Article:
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9/27/08 11:28 PM
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 What was this doing out on the Underground? I never saw it posted in here.

Combatives champ to turn pro, leave Army
By Michelle Tan - Staff writer

He’s a combat veteran who has turned down invitations to fight in the nation’s top mixed martial arts circuits so he could deploy with his fellow Green Berets.

Staff Sgt. Tim Kennedy has won the light heavyweight division at the all-Army combatives tournaments three years in a row and professes a deep love for his job in the Army.

But his bosses at Special Operations Command won’t let Kennedy fight in professional, civilian MMA tournaments, and this fall, he plans to go on terminal leave and eventually leave the Army to pursue a career in hand-to-hand fighting.

Kennedy, whose enlistment is up Jan. 5, said he considered re-enlisting.

“Special Forces as a whole, our mission is so cool,” he said. “It’s the greatest thing the Army could do ... [and] I would train 20 hours a day if I could.”

So, at 28, with his two passions tugging at him and time running out on two careers built for men in their prime, Kennedy is giving up his Army career after almost five years in uniform.

Kennedy, who is assigned to the 7th Special Forces Group at Fort Bragg, N.C., is not the only soldier in the Army who is heavily involved in combatives or MMA, but, from all accounts, he is among the best and toughest MMA fighters in the Army.

These soldiers, who train daily to step into the MMA ring, struggle to find acceptance in certain parts of the Army as they participate in a sport that for a long time suffered from the perception that its almost-no-holds-barred fights were too brutal.

But MMA has moved into the sports mainstream, largely because of the popularity of the Ultimate Fighting Championship, the world’s leading mixed martial arts association. The UFC is so popular that its pay-per-view events outsold boxing and wrestling in 2006.

And when soldiers fight professionally in civilian tournaments, their presence can be a powerful recruiting tool for the 18- to 24-year-old men who are obsessed with MMA.

The Army does not have a policy prohibiting participation in these types of off-duty activities, said Lt. Col. George Wright, an Army spokesman.

But a Jan. 31 memo signed by SOCom commander Adm. Eric Olson expressly prohibits participation in “commercial, combat-oriented competition events in either personal or official capacities.”

The memo says, “Events prohibited include, but are not limited to, ‘mixed-martial arts,’ ‘cage fighting and combat boxing’ events, ‘tough man’ contests, ‘combat missions’ competitions, survival events, non-Department of Defense competitions pitting special operations forces and other elite government entities against each other, and similar events.”

The ban is in place because SOCom invests a significant amount of time and training to prepare its personnel for arduous missions around the world, spokesman Navy Lt. Cmdr. Marc Boyd wrote in an e-mail to Army Times.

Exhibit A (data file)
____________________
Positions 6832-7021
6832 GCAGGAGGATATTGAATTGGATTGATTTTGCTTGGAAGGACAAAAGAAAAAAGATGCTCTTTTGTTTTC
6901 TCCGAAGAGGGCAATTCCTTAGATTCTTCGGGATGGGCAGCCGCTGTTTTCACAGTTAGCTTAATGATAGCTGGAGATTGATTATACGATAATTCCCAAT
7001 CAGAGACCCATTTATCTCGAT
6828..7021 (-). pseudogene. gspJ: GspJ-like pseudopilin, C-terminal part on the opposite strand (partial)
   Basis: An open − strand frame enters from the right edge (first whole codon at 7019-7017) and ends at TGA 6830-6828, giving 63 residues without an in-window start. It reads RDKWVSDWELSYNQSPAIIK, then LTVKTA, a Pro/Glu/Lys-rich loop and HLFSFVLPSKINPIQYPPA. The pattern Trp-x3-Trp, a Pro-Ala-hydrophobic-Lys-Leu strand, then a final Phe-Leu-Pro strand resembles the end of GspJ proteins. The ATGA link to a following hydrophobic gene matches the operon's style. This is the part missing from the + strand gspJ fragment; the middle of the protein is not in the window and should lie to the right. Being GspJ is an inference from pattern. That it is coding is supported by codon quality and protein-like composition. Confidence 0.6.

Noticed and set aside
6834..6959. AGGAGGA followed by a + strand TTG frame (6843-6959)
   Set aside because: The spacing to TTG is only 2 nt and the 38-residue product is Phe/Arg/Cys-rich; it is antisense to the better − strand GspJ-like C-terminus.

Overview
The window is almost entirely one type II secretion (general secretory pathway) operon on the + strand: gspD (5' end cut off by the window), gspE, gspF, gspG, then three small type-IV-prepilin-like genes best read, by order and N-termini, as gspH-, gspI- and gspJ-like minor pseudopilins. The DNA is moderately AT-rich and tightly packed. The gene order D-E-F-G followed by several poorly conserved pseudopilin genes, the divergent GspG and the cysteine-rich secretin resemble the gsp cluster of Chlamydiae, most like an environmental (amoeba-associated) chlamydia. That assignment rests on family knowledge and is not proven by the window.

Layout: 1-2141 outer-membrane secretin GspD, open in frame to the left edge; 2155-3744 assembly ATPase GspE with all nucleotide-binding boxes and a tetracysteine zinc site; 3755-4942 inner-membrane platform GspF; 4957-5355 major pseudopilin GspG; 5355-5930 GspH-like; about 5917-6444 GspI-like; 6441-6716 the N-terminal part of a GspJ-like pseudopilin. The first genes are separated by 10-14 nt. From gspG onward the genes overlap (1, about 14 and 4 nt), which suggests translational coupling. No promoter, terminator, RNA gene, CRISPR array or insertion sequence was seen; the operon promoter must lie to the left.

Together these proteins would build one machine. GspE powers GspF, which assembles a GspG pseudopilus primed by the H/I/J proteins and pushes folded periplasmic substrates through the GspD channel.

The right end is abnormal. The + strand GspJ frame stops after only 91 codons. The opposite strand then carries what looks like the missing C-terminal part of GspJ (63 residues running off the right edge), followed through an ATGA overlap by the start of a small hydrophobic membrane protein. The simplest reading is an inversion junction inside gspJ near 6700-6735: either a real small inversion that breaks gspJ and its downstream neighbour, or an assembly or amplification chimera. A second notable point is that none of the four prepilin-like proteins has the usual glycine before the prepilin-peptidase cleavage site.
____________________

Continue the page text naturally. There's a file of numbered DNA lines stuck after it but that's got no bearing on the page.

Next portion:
“The intent of the policy is to prevent a non-duty-related injury from temporarily or permanently ending a special operator’s military career,” he wrote. So far, no SOCom personnel have been injured in these types of events, Boyd wrote.

Special operators can request an exception to the policy, Boyd wrote, but officials are unaware of anyone ever doing so.

Kennedy said he was told by commanders that he wasn’t allowed to fight, and he learned a few weeks ago that he could request an exception. He is considering doing so. However, Boyd said, Kennedy would need an exception for every fight, and any exception must be approved by Olson.

Every chain of command has the ability to determine whether its soldiers are allowed to fight, said Sgt. Jeff Yurk, the combatives noncommissioned officer in charge for the 82nd Airborne Division at Fort Bragg.

Yurk, who works closely with Kennedy, said the 82nd Airborne “is fully supportive” of soldiers who want to continue combatives training.

“It’s important to remember you’re a soldier first and you’re a fighter second,” Yurk said. “As long as it doesn’t interfere with the mission, absolutely. All of the same attributes that make a great fighter are the same attributes that make a great soldier.”

The Army is missing an opportunity because MMA is considered by some to be an extreme sport, Yurk said.

“It’s a great recruiting tool,” he said. “[And] anytime, for whatever reason, we lose a soldier, a good soldier, a soldier like Tim, who’s a decorated SF soldier, knowing him personally and knowing the things that he stands for, the type of dedication he has, to lose someone like that is a travesty. It’s something that could be prevented.”

Matt Larsen, director of the Modern Army Combatives Program, agreed. He emphasized that combatives is a training tool to prepare soldiers for combat.

“Tim Kennedy is a three-time Army combatives champion,” he said. “He’s an excellent representative of the Army. It’s my opinion that the strength of the Army is in our soldiers, and when people see our soldiers, the Army is better off and we should be encouraging our soldiers.”

Larsen said he would hate to see Kennedy leave the Army.

“He’s an excellent soldier,” Larsen said. “I know he’s turned down large sums of money in order to prioritize his duties as a soldier.”

Title fights in the major MMA associations are worth, at a minimum, thousands of dollars for the fighter, whether he wins or loses, Larsen said.

Big-name fighters such as Chuck Liddell and Randy Couture, both UFC champs, are millionaires.

Kennedy has the potential to challenge Forrest Griffin, the current light heavyweight UFC champ, Larsen said.